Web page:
RAS Specialist Discussion – Cometary science with Rosetta: Striking, timely, and more to come

Contributions are invited to the upcoming RAS Specialist Discussion, “Cometary science with Rosetta: Striking, timely, and more to come” which will be taking place on the 13 December 2019 at the RAS in London. More details can be found on the RAS website. If you would like to present your work, send an email to This email address is being protected from spambots. You need JavaScript enabled to view it. and This email address is being protected from spambots. You need JavaScript enabled to view it. by Friday 15 November 2019 with a title, a short abstract, and whether you prefer an oral or poster presentation. Contributions from PhD students and early career scientists are particularly encouraged.

The invited presentations are:

  • “The active surface of comet 67P witnessed by Rosetta” by Ramy El Maarry (Birkbeck University, UK)
  • “The surprising plasma environment at comet 67P revealed by Rosetta” by Pierre Henri (LPC2E, Orléans/Observatoire de Nice, France)
  • “The future Comet Interceptor mission” by Geraint Jones (UCL, UK) — given by C. Snodgrass
  • “Future plans in cometary science building from what we have learned from Rosetta” by Dominique Bockelée-Morvan (Observatoire de Paris, France)

The abstract for the meeting is as follows:

The Rosetta mission was the first mission to escort a comet, a possibility to witness the evolution of the coma and the nucleus as it approached perihelion and departed from it. This dataset has been complemented by the measurements from the Philae lander, first probe to land on a cometary nucleus (November 2014), and by Earth-based observations. This RAS Specialist Discussion Meeting will highlight the great scientific advancement in cometary science which Rosetta has brought. It is extremely timely as the official post-operations period of the mission ended recently (September 2019) and a consolidated and enhanced dataset is becoming available to the scientific community via the ESA Planetary Science Archive (PSA). Finally, the Meeting will offer us a forum for highlighting and exploring new directions after Rosetta, including the recently-selected ESA “Comet Interceptor” mission.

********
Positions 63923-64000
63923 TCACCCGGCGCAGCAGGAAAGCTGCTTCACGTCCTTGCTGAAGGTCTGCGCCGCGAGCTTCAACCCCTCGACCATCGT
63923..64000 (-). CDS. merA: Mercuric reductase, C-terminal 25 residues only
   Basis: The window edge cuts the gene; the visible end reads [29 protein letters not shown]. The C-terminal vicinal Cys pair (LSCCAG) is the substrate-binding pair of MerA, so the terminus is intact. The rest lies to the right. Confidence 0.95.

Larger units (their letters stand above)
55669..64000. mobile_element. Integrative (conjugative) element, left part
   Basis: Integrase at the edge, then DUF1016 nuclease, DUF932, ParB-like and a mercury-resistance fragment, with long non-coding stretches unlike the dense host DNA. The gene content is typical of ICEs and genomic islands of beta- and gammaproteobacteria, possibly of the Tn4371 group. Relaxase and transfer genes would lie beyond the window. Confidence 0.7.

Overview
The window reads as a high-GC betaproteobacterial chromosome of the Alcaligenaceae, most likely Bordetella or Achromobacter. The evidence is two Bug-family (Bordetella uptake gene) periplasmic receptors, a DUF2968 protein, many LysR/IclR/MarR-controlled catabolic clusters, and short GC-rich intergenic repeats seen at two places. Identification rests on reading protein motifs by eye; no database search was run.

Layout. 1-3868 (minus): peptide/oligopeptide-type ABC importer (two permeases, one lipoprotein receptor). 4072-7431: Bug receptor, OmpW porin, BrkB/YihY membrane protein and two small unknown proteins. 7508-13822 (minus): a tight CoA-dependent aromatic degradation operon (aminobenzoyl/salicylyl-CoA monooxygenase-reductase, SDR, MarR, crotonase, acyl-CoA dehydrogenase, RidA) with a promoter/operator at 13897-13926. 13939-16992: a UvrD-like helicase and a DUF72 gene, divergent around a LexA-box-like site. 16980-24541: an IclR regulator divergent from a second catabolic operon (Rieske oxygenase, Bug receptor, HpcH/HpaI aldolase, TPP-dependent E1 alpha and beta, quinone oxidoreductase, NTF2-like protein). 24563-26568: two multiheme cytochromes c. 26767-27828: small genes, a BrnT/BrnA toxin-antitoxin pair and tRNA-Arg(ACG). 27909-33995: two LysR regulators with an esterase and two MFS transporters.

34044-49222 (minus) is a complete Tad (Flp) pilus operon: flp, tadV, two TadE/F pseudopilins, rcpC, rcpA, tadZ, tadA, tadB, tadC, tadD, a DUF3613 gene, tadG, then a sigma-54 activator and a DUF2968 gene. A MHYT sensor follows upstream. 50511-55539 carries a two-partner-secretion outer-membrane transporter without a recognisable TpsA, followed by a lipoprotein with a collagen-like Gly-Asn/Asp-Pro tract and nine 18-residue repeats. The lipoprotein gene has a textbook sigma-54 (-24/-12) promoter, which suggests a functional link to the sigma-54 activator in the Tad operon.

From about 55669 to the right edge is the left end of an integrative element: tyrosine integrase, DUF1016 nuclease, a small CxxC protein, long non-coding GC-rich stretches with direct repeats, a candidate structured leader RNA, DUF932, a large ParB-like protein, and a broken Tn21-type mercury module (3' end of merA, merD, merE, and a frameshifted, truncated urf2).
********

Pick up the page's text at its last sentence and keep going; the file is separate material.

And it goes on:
Full programme to be available early December on the RAS website. The meeting will open at 10 am with the first presentation at 10:30 am.

Admission to Specialist Discussion Meetings is free for RAS Fellows, £15 for non-fellows (£5 for students), cash or cheque only, collected at the registration desk. Admission to the subsequent Open (Monthly A&G) Meeting of the Royal Astronomical Society is open to all, at no charge.

Python in Heliophysics (PyHC) Fall 2019 meeting

The Python in Heliophysics Community (PyHC) Fall 2019 meeting will take place at LASP in Boulder, Colorado, over 4–6 November 2019. This meeting focuses on delving further into topics brought up in the Spring 2019 meeting, as well as considering several other relevant themes brought up since said meeting. We will be revisiting PyHC governance and standards, discussing funding opportunities for PyHC and PyHC community members' funded projects, and discussing and working in tandem on various other topics deemed important by the PyHC group. The meeting will generate a report with findings and recommendations that will be presented to the community.

The first two days (Monday and Tuesday) are full days, whereas the last day (Wednesday) is a half day. All days will have coffee/snacks provided, while full days will also feature catered lunches. For more information and to register, visit the conference website.